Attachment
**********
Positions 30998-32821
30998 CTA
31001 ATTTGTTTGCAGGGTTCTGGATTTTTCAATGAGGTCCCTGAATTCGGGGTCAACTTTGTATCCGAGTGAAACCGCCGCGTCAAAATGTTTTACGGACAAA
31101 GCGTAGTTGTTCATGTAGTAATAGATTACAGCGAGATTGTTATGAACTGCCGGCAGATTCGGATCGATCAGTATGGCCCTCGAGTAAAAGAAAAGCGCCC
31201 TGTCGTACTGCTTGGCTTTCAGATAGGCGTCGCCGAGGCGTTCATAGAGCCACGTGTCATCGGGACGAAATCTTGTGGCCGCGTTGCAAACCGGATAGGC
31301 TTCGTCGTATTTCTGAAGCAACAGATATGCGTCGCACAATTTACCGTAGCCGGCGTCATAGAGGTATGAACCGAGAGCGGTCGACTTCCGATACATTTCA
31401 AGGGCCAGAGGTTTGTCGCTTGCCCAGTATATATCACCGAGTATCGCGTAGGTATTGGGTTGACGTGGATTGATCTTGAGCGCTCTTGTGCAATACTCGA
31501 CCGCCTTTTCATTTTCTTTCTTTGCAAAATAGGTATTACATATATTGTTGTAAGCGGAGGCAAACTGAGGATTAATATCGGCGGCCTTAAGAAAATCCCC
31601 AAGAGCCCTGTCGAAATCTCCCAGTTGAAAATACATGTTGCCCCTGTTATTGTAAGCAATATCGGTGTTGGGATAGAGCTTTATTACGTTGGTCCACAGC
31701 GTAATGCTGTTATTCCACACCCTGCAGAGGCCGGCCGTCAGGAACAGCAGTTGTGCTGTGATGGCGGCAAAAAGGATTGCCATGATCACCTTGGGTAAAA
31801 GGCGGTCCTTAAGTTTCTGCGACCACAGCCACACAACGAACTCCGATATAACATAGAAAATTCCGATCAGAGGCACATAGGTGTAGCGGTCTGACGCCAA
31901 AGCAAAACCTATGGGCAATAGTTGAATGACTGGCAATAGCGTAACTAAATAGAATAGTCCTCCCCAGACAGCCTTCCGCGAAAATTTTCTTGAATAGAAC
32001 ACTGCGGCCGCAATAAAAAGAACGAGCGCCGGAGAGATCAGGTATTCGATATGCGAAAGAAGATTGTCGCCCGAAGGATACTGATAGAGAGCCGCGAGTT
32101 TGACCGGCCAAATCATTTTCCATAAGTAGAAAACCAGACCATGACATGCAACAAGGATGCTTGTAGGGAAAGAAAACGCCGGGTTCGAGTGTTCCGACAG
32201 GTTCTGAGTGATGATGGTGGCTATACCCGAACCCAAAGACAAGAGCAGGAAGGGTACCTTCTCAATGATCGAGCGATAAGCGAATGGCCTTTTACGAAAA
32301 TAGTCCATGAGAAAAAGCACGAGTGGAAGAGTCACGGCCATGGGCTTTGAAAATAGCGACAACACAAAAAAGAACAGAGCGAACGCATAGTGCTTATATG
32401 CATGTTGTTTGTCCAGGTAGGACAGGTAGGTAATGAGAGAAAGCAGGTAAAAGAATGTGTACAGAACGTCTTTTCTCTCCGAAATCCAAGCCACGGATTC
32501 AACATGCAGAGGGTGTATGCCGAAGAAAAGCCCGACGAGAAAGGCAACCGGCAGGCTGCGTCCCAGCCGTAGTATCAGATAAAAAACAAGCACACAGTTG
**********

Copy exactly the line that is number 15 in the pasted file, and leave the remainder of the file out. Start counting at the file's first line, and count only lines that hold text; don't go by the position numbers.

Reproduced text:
32201 GTTCTGAGTGATGATGGTGGCTATACCCGAACCCAAAGACAAGAGCAGGAAGGGTACCTTCTCAATGATCGAGCGATAAGCGAATGGCCTTTTACGAAAA